Fueled by the growth of new technologies, consumer expectations for automotive entertainment are growing rapidly. Entertainment electronics from the home have found their way into the vehicle, merging with car-specific functions such as navigation, hands-free phone control, and telematics. The new term "infotainment" describes the complete ecosystem of electronic devices for information and entertainment inside the automobile. Audio and video devices, as well as navigation systems and telematics, are merging into single, fully-integrated systems, which naturally creates new challenges for system designers.
Much of the responsibility for the quality of the infotainment system rests with the in-car radio. Along with the reception of real-time audio and video programming, the playback of stored content also adds to the complexity of an in-dash receiver. Bulky CD drives (which require quite a bit of space) have long been considered a standard feature in cars. However, accommodations for flash memory in the form of SD-cards and memory sticks is also becoming quite common, supporting the trend in infotainment to integrate external devices. In addition, customers now expect high-end car entertainment systems to provide interfaces and support for phones, audio/video players and external memory of any kind. The industry-standard USB interface is making great market headway, while a growing number of infotainment systems also integrate Bluetooth and wireless local area network (WLAN) connections.
Apart from physical connections, the radio head unit also has to offer audio decoding capabilities, drivers, and a suitable user interface for media playback/integration. All of these functions result in complicated car infotainment systems and subsystems that require significant software and hardware effort.
Despite all of these new features, automotive entertainment still centers on the traditional AM/FM receiver. Thanks to technological breakthroughs such as new integrated circuits, filters, amplifiers, and antenna designs, sound quality has improved with each new generation of receiver. Broadcasting technology itself has also been upgraded through the Radio Data System (RDS) extension, which offers specialized features for mobile receivers.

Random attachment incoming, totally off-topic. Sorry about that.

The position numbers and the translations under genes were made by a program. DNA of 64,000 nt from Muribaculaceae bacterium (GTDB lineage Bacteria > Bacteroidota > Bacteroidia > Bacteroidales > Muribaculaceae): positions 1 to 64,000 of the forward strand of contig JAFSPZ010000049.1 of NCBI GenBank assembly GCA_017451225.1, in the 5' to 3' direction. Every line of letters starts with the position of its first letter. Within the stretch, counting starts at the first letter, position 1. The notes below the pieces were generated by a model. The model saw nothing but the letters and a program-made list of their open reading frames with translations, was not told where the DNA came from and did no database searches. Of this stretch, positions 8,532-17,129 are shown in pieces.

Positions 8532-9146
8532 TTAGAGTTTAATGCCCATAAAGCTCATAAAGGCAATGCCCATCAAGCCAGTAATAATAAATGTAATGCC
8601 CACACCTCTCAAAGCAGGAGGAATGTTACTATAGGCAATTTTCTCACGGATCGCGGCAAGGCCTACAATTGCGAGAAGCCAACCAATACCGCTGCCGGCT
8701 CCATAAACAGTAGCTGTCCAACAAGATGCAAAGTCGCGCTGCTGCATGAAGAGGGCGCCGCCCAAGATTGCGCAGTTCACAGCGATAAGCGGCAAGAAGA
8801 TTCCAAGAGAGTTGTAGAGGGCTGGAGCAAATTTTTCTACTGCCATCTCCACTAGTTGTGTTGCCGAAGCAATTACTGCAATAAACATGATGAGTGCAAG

In comparison to analog radio, terrestrial digital broadcasting systems, such as digital audio broadcasting (DAB), HD-Radio, Digital Radio Mondiale (DRM), and satellite radio, offer a suite of attractive advantages, although they are still striving to achieve mainstream customer awareness and high-volume market success. Each of these digital standards requires very specific hardware to receive and decode the audio data.
Design, quality challenges
Traditionally, including more radio functions has required additional hardware. As a result, available space within the automotive radio-head unit has effectively disappeared. The compact nature of the electronics has also caused power consumption and heat dissipation problems. For complex radios, active cooling is mandatory to stay within a safe operating temperature range. Exceeding that limit may result in performance degradation or playback dropouts, as well as increased stress on the entire system.
Because of the expected long lifetime of a car and the rather extreme automotive operating conditions, OEMs are demanding a very high level of quality and reliability for the automotive infotainment system. As a result, the components, especially the integrated circuits, have to demonstrate that they can withstand the changing temperatures, vibrations, and humidity that they will face over the lifetime of a car. For the automotive industry, it is mandatory to qualify a part according to the common AEC-Q100 standard, which was developed by major automotive car manufacturers. Parts that were originally developed for consumer applications often fail to fulfill these requirements, and are typically eliminated early in the selection process.
The close proximity of electronic systems within the radio-head unit can cause interference and electromagnetic compatibility (EMC) issues, which can result in serious performance problems. This is especially true for sensitive analog building blocks such as the receiver front end and signal lines. Designers must work carefully, using shielding and rigorous testing, to verify that the effects of EMC and interference can be controlled.
Cost is also a major design factor, and the need to minimize cost is passed throughout the entire supply chain. OEMs not only need to consider the price of the components when doing economic calculations, but also the development time for the design-in and debugging of the system. It is critical to avoid errors that come up in late project stages, so OEMs typically rely on proven vendors with a history of reliable parts that have already been used in the automotive industry.